Bottom line, everyone has been on the losing side since last september, with one notable exception. I suppose we will never know what happened behind the scenes, but we surely will have to pay for it unless we wake up.
 

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Back to the original suggestion that we should "buy your hogs now".

Actually this could only make it easier and therefore maybe cheaper to buy a Harley. There isn't enough steel in a motorcycle to make $50 difference in selling price if steel gets even dramatically more expensive. The issue with Harley (if you read the article closely) is that Europe may add import tarrifs to ones going to Europe in retaliation to our adding import tarrifs on stuff coming over here. All that would mean is less export sales to Europe and therefore more bikes for the US market which (along with already increasing production output) means lower or at least stable prices here.
 

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logical said:
Back to the original suggestion that we should "buy your hogs now".

"....All that would mean is less export sales to Europe and therefore more bikes for the US market which (along with already increasing production output) means lower or at least stable prices here.

That is not good logic my logical friend. The increased production would drop with the lower export sales.

If you are a chef and 5 people are coming to dinner, you would not cook for 15.

The fact is the cost to the consumer will go up both here and abroad.

Harley does not use mass production as a means to profit. They use the mistique of "A Harley" to jack the price of the same.

You can buy a Yamaha for $8k or a Harley for $18k. From a production standpoint, it costs more to produce two Yamahas than it does to produce one Harley. Yet and still the Harley sells for more than double.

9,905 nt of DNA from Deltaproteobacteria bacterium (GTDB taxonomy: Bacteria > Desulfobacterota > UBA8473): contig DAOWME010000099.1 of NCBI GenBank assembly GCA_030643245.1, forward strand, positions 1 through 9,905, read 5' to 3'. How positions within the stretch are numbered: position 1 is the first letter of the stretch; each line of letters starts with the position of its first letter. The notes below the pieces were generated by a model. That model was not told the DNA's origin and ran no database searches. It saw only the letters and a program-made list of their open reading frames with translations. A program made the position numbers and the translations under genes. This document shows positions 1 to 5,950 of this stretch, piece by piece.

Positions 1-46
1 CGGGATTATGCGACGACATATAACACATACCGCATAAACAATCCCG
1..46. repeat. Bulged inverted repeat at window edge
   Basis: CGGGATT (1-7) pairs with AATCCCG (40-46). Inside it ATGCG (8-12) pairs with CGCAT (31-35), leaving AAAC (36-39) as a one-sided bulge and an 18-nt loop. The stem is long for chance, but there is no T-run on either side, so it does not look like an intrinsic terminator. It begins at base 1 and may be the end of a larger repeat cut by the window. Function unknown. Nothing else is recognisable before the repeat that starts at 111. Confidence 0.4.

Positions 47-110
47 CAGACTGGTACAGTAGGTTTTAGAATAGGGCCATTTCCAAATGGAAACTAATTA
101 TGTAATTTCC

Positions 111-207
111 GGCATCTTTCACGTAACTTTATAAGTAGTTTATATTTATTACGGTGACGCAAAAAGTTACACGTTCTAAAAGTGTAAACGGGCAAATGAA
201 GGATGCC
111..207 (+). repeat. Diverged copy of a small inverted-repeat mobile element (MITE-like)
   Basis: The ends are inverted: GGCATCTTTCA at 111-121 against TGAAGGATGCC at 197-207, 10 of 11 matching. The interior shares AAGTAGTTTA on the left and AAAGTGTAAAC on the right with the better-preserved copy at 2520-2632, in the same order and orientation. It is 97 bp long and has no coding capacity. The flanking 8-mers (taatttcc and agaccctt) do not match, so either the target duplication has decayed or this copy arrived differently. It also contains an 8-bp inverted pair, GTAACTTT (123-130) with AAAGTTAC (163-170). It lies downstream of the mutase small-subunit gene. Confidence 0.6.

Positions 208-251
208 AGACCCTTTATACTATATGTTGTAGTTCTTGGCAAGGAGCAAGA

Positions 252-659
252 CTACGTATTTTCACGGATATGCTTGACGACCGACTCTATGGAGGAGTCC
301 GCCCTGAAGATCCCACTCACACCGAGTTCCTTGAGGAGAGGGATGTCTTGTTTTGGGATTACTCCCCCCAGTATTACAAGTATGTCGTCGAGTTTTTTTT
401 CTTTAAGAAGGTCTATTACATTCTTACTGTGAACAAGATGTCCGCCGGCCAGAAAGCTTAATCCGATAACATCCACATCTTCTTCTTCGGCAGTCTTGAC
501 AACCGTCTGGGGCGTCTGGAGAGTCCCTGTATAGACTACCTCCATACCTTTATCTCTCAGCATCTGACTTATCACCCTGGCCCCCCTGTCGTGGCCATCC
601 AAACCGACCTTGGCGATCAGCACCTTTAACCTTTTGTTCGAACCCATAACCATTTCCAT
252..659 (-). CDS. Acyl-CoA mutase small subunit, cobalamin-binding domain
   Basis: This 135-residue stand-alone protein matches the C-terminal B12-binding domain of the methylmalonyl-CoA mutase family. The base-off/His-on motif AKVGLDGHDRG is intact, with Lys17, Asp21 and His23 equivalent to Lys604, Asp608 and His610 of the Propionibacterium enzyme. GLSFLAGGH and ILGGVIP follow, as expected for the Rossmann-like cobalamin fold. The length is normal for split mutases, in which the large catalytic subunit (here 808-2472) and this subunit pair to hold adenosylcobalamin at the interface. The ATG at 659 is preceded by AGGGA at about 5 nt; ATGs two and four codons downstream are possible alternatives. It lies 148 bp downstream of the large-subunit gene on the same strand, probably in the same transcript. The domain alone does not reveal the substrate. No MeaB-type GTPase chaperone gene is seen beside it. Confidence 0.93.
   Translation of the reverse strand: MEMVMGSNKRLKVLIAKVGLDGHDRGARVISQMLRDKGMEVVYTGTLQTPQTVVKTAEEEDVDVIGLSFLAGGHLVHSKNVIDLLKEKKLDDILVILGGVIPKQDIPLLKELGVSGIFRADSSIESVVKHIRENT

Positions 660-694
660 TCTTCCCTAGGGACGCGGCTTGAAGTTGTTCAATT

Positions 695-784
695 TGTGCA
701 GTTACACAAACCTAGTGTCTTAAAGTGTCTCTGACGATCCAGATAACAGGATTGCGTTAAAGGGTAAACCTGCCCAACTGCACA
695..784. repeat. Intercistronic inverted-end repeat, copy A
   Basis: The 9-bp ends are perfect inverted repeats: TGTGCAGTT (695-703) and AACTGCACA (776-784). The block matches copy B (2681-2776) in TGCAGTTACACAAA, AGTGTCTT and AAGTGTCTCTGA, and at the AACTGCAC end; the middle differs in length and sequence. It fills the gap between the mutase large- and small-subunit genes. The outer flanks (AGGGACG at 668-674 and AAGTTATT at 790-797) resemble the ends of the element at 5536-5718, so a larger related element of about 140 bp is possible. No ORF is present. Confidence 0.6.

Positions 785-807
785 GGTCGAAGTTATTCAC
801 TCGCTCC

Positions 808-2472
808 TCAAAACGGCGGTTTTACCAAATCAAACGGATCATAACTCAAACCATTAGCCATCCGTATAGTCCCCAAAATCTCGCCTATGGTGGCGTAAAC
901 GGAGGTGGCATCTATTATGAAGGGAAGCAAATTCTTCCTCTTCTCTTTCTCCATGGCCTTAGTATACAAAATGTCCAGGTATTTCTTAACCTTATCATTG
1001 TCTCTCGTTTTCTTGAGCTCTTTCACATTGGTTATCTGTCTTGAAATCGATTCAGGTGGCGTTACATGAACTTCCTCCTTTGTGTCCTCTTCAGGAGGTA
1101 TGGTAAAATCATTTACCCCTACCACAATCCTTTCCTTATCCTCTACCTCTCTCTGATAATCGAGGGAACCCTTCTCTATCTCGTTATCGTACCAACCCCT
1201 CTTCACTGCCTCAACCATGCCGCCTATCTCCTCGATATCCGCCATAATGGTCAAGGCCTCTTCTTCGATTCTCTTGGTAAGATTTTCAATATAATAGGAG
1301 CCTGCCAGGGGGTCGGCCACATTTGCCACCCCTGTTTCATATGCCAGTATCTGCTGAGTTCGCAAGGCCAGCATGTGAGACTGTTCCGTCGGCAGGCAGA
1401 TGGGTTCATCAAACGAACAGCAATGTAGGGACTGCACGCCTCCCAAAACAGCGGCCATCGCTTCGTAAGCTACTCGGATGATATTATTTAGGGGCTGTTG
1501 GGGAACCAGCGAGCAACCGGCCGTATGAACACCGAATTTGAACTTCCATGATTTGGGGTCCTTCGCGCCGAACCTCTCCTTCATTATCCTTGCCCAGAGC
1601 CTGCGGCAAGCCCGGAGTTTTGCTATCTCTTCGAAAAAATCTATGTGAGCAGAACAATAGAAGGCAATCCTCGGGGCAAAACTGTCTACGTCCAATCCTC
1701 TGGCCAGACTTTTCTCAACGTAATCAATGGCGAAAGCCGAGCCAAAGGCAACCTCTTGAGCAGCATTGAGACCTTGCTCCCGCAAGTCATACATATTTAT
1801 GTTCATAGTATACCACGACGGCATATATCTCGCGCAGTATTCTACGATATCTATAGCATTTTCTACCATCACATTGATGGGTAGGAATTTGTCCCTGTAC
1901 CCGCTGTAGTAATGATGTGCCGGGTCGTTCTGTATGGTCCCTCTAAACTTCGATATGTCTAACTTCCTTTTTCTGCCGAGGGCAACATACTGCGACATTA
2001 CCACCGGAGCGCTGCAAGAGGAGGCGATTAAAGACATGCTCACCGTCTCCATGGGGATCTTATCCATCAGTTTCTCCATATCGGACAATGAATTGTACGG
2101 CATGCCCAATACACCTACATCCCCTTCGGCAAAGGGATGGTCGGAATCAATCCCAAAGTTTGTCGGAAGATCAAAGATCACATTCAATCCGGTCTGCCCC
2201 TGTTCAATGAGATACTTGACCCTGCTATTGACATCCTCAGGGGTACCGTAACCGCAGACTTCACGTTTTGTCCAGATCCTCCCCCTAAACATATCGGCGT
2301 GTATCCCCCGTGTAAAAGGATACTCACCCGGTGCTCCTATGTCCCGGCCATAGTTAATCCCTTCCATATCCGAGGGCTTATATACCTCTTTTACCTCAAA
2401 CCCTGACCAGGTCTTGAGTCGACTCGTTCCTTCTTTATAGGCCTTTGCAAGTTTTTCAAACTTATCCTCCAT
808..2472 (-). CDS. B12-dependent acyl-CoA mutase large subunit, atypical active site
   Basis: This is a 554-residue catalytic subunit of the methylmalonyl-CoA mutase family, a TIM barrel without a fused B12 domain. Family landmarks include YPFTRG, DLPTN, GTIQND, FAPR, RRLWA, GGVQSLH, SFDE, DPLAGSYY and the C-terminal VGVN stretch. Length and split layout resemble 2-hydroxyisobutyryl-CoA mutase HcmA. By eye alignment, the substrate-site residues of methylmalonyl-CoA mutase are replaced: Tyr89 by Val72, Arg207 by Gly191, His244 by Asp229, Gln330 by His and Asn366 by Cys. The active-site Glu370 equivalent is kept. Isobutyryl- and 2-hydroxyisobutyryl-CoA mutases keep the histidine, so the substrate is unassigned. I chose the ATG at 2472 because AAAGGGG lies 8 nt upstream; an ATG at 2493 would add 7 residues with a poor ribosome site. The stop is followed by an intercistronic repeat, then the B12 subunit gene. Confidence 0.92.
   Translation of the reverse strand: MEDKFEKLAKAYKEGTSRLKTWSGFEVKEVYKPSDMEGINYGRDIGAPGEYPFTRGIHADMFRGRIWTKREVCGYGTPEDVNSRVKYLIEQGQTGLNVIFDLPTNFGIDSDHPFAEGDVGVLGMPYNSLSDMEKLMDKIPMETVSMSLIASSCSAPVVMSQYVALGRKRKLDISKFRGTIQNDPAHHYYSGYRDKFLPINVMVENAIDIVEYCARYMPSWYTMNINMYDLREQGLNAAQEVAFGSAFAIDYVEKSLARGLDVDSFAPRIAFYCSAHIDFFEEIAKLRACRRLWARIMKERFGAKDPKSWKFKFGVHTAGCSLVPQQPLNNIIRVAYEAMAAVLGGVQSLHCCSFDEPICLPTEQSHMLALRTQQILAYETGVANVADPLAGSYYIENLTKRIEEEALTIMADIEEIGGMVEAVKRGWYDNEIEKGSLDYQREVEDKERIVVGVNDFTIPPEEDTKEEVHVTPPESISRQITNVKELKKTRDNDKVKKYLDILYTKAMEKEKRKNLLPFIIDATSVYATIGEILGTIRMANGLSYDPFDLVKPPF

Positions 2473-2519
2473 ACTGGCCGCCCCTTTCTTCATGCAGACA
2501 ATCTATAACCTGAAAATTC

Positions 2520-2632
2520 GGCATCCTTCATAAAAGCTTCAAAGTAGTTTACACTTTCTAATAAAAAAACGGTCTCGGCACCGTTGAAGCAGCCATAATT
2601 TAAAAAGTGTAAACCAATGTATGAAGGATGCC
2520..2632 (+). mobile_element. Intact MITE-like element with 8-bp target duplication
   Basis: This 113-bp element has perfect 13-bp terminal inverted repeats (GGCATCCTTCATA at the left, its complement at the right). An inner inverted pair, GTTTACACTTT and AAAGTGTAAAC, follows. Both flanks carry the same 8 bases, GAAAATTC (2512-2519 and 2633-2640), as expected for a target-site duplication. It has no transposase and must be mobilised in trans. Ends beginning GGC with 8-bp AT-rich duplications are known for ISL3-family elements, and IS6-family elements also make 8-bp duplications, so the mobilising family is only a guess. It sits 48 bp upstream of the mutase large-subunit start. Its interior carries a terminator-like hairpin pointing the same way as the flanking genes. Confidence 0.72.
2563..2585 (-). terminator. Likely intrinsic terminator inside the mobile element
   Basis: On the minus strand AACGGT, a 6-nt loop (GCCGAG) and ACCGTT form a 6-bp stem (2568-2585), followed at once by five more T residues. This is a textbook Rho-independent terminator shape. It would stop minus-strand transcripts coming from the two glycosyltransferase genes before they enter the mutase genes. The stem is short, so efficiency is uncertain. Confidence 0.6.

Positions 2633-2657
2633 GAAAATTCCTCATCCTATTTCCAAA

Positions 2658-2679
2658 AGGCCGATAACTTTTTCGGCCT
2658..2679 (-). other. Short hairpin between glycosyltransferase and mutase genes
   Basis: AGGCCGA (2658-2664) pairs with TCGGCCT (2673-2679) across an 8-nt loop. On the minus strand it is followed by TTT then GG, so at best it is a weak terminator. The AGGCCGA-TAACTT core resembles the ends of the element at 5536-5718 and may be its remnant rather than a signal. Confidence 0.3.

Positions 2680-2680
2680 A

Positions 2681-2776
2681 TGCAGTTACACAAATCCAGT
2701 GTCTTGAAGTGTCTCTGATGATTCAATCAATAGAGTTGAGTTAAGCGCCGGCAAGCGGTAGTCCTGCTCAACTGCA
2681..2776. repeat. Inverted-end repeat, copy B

Harley has decided to go for the higher profit margin PER BIKE and they will continue to do so.
 

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Man, this is deep over my head but I would like to see the U. S. take back some of the Major industries that it has lost to overseas production. The economy is inter-twined globaly now, for what ever reasons, but the US government has not done their part to assure that our industries remain here.

For example in the eighties Harleys had such a steep import tax in Japan that they cost the buyer $50,000 dollars. Of course Harley sued for fair trade and the bikes from Japan over 700cc were taxed. They at first got around some of that by making 699cc bikes. As the demand for much larger bikes increased thay avoided it by shipping the parts and assembling them here. I don't know the total story now, I just know that Harley Davidson was getting screwed as for as fair import tax compared to Japan back then.

Another example of our industry being given away is the lumber business. A friend from Washington lost his job when his lumber mill closed down. It seems that the Japanese were buying the timber and processing it on large ships offshore and then undercutting the lumber price of the lumber mills until they went out of business. A fair import tax may have eliminated losing some of that industry.